Boys Finally Rest After Grueling 2 Weeks

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Longhorn boys basketball coach Chuck Hardt and his players are breathing a huge sigh of relief that they'll finally have a respite after playing 11 games in just over two weeks.

"We're looking forward to the eight practices before East games begin (Jan. 3 in Holbrook)," Hardt said.

During the early season onslaught of games, which included tournament appearances in both Flagstaff and Winslow, the Horns had few practice opportunities to iron out the kinks that have always been a part of early season high school play.

"Sometimes that hurt us. We needed practice," Hardt said. "Now we have the chance to add more stuff, both to our offense and defense."

Early season games are also particularly tough on football players, like starting point guard Miles Huff, who did not have the practice opportunities to switch modes from the gridiron to the hardwood.

Among the maladies Hardt hopes to correct during the holidays is a half-court offense that has yet to click on all cylinders.

"We have struggled with that," Hardt said.

Having a well-oiled offense in the arsenal will be especially important in the stretch run because of the defenses the Horns will likely encounter.

"We will see a lot of zones," the coach said. "All types of them."

Hardt has been happy with his team's ability to get the ball inside or to the low post, where up-close isolation shots can be taken and fouls drawn.

"We've been much better at that," he said. "At least, we are looking."

The coach also praised the players' willingness to find the open man and dish off assists.

"We've shared the ball really well," he said.

Hardt would, however, like to see more player movement without the ball and says that will be a goal during holiday practice sessions.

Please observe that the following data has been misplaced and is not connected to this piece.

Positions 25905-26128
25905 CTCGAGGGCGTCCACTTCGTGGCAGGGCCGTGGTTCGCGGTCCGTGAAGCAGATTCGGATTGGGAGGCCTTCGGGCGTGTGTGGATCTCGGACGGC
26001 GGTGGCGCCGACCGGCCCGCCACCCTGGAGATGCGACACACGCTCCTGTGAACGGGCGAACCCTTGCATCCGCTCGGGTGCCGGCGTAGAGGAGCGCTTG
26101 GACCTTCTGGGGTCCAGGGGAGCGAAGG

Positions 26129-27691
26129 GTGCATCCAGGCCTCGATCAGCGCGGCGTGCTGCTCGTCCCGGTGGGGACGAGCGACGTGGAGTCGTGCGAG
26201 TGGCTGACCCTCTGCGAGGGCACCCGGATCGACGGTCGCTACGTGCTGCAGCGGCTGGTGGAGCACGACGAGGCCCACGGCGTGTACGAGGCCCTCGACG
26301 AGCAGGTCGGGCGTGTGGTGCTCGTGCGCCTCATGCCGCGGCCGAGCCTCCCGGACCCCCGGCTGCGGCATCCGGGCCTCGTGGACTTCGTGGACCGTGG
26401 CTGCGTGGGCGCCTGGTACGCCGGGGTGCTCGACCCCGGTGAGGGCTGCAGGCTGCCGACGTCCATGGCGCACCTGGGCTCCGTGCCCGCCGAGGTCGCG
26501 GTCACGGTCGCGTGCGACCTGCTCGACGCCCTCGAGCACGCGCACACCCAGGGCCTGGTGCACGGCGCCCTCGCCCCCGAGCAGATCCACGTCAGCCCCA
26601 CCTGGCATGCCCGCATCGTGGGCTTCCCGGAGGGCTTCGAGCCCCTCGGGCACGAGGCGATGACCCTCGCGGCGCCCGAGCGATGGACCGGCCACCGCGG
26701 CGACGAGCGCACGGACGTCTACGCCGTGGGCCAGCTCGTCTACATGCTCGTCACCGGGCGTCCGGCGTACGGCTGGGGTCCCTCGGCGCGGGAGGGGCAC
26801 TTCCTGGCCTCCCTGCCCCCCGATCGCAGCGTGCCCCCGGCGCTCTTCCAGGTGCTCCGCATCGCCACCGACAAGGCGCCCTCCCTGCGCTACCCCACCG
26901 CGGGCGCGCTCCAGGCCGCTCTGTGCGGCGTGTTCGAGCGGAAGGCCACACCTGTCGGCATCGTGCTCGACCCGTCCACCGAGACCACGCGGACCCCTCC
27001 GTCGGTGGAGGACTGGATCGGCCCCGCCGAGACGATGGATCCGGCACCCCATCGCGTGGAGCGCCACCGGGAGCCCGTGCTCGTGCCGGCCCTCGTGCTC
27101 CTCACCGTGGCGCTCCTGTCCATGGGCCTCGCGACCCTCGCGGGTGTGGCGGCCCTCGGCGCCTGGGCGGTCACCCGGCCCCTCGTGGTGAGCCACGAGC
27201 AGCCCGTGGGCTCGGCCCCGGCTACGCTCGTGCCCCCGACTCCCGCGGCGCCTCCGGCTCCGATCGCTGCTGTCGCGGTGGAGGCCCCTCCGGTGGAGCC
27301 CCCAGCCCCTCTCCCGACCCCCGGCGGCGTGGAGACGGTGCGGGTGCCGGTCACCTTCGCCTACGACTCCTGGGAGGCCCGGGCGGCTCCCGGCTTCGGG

Defensively, Hardt wants his players to improve their rotation to the weak side in the half-court setting.

When that successfully occurs, players have more opportunities for "help defense" and can cover up lapses.

Although Hardt has long been an advocate of basic man-to-man defenses, it would come as a surprise to almost no one if he used holiday practice hours to install some type of an aggressive half- or full-court press and possibly a form of a match-up zone.

Last season, it was an in-your-face, breakneck-style of defensive play that produced the Longhorns' finest effort.

It occurred in the first round of the state tournament in Flagstaff after the Horns had fallen behind state championship favorite and No. 1 ranked, Chandler Seton Catholic. Trailing 39-16 at halftime, the Horns returned to the floor with a defensive vengeance that pulled PHS within an eyelash of a victory.

Hardt remembers the game well. "In the first half, we were too soft defensively and then we went full court (press) and put our body on them when they got in the lane," Hardt said. "We gave them no easy looks in the half court."

The Horns' up-tempo defensive effort carried over to the offensive end of the floor as they pulled to within three before falling 62-55.

Hardt is not revealing his defensive hand this season, but rock solid "D" such as the team put on against Seton might be a key to East honors and a berth into the state tournament.

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